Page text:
Under the Brady rule, the government is required to turn over exculpatory evidence or material information in the government's possession that could be favorable to a defendant.

"The defense sent a written request to get the documents from Hoffman and her co-counsel, Cynthia Wood, on April 3, 2013," Patel told Judge Cooke. Receiving no reply from Hoffman,  defense attorneys re-sent the letter and, on May 1, received a reply from Hoffman's office acknowledging that the payment information existed, but demanding that the defense explain how it was entitled to that information.

"Tell me why it's Brady material, or under what theory you are entitled to it," prosecutor Christina Maxwell responded.

"The DEA payments to Colombian officers were disclosable to the defense without them having to file a Brady motion to get them," harrumphed Washington, DC, criminal defense attorney Stephan Leckar in an interview with the Chronicle.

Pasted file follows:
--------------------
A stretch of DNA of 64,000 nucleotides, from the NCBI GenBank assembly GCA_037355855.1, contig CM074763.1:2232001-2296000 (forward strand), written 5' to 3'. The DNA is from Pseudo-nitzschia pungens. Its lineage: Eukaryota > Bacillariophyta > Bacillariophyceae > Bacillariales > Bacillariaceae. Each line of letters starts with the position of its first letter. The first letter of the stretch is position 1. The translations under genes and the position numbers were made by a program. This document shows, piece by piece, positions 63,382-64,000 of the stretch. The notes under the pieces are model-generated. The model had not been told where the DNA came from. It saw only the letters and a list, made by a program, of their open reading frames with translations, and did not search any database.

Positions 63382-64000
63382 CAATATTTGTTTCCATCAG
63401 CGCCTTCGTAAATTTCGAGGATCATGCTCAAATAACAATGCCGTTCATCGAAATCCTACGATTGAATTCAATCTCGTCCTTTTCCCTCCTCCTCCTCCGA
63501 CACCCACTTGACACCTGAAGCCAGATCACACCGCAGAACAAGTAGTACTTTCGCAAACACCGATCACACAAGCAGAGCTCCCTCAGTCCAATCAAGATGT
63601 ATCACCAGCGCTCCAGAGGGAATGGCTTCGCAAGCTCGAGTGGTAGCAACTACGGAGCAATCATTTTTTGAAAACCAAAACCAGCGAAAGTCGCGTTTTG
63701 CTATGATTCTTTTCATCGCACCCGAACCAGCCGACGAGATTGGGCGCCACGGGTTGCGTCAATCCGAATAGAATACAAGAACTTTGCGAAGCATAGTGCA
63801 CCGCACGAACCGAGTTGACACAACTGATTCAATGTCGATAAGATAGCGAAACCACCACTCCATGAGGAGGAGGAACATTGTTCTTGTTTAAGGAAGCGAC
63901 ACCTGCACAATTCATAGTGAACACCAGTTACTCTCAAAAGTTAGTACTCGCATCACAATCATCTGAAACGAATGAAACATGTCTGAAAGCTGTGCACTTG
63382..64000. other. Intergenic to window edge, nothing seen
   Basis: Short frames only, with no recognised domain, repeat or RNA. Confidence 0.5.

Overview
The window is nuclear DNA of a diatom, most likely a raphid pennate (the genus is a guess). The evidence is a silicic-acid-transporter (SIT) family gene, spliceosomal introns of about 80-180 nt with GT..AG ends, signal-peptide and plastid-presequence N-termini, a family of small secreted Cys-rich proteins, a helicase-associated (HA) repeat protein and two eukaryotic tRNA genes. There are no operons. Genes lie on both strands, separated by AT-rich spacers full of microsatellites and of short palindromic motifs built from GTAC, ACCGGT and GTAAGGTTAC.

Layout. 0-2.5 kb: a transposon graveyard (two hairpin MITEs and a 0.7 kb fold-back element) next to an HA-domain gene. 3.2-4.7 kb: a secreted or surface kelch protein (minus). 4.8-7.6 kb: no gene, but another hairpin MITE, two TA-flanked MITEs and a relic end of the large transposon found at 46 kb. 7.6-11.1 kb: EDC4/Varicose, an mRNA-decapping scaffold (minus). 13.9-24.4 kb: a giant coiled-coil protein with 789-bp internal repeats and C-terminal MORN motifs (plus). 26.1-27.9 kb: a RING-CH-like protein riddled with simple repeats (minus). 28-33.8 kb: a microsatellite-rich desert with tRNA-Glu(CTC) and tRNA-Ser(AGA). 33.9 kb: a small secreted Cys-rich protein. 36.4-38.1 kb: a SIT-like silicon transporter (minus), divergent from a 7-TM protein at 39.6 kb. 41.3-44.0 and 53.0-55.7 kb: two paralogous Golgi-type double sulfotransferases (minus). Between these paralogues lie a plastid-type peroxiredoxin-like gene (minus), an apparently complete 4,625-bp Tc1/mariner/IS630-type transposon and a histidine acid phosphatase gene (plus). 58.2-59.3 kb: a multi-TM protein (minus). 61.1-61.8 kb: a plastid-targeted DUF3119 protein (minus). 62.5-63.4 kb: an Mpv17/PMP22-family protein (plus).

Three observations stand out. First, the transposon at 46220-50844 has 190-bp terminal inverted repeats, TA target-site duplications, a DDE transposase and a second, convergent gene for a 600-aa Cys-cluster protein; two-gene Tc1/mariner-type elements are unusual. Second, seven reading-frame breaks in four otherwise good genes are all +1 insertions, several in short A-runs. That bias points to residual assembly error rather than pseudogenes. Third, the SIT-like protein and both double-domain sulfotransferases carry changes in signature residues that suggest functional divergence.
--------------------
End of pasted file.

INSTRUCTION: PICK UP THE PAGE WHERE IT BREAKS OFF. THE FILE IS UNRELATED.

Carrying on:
US District Court Judge Marcia Cooke didn't let Hoffman get away with misconduct. (stu.edu)
Judge Cooke suspended the trial to hold a hearing on the matter, and things only got worse for Hoffman. Cook and the defense attorneys grilled a bevy of DEA agents, and they testified that Hoffman had known about the payments at an earlier date.

Bogota DEA Special Agent Guillermo Turke reiterated Pacheco's testimony that the "payments were specifically discussed with Hoffman on May 19th".

Miami DEA Corrine Martin told the frustrated judge "after all of the court motions, we spoke with DEA Special Agent Ed Reed about the payments and we also let Ms. Hoffman know."

Replying to a question from Judge Cook, Miami DEA Special Agent Mike Torbert concurred.

"I discovered there was a $200 operational expense given to SIU (special investigation units)," he told the court. "I passed the information to Ms. Hoffman."

Although her office had responded to defense letters about the payments on May 1, acknowledging they had occurred, Hoffman insisted to Judge Cooke that she had first found out about them on May 20, on the eve of the trial. But when Cooke pressed, Hoffman revised.

"Your honor, I found out about the payments at noon on May 21," she then replied.